Even as the outlook on the Indian economy has darkened over the past few weeks, the rest of Asia appears to be rejoicing at the prospects of a recovery in global trade.
The Asian Development Bank in its recent update noted that most of the emerging economies in the region, excluding China, are witnessing a rebound in manufacturing exports, “particularly in electronics, where foreign direct investment has been strengthening”. The economies of south-east Asia are also gaining from increased activity along cross-border manufacturing supply chains.
Even India witnessed a mild rebound in exports in August. But a closer look at the data suggests that the 10% year-over-year growth in India’s exports in August was largely on the back of increased earnings from commodity exports – industrial metals and petroleum products – amid a global rise in prices of these products.
Thus, it would be premature to hail the August trade numbers. Using a three-month moving average adjustment to smooth out monthly fluctuations, we find that India has been lagging behind most major Asian economies in merchandise exports.
While the rest of Asia has witnessed a sharp rise in exports of manufactured goods, India’s exports of such items has registered tepid growth. From being a leader in Asia in manufacturing exports two years back, India today is a laggard compared to its peers, as the chart below illustrates.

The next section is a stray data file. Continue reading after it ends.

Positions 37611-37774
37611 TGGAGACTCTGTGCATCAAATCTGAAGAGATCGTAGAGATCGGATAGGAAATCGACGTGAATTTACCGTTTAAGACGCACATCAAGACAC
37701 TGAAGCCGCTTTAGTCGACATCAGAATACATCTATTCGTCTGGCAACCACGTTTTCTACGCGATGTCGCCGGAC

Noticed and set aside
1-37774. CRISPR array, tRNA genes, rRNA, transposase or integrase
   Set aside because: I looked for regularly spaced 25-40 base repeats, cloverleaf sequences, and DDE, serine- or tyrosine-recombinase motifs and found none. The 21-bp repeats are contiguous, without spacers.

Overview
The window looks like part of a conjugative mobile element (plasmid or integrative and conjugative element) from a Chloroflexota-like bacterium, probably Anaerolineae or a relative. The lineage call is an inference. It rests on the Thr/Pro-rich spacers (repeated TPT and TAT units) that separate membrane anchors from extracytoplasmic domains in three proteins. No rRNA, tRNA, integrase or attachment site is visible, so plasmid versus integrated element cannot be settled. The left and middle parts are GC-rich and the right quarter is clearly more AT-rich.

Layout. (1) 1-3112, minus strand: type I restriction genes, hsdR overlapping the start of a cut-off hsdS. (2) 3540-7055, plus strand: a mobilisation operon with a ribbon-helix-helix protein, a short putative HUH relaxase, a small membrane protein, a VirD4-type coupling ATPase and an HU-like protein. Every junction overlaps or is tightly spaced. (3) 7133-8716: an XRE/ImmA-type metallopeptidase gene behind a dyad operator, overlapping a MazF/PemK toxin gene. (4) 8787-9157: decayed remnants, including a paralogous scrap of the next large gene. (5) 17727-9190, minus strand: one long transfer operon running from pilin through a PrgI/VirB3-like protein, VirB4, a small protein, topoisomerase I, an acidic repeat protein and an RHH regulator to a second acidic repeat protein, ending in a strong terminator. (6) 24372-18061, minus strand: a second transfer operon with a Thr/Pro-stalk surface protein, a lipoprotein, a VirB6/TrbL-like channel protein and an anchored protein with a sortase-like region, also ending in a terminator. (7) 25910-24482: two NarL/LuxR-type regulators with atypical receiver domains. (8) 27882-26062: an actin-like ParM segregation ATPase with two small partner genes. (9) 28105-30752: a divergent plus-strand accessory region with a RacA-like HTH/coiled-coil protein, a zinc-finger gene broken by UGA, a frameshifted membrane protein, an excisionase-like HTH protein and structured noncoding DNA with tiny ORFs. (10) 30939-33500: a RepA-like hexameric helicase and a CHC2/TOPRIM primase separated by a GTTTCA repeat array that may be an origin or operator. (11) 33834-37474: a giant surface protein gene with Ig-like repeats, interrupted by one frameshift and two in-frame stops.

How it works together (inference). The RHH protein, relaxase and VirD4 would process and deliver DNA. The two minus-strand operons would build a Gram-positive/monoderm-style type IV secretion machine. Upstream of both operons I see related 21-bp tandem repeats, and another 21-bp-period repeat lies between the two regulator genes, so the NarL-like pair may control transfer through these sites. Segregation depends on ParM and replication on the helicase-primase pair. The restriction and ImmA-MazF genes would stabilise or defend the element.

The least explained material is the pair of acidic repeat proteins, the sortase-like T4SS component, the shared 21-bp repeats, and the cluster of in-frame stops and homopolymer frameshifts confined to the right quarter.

The twin shocks of demonetization and GST may have contributed to the exports slowdown by disrupting supply chains, hurting the small and medium scale enterprises (SMEs), as the economist Sajjid Z Chinoy of JP Morgan has argued.
The decline in domestic manufacturing output has dealt a double blow to India’s external balances— by crimping exports, and raising imports. India today has a much greater reliance on imports for industrial supplies and capital goods compared to a year ago. Data from the commerce ministry shows that imports of machinery, transport equipment and electronics witnessed a 22% increase in the April-to-August period this year compared to the year-ago period.
This has worsened India’s trade deficit, and pulled down growth in the June quarter.
The numbers suggest that India’s economic pain is largely self-inflicted. And the climb back to a high-growth path may take some time.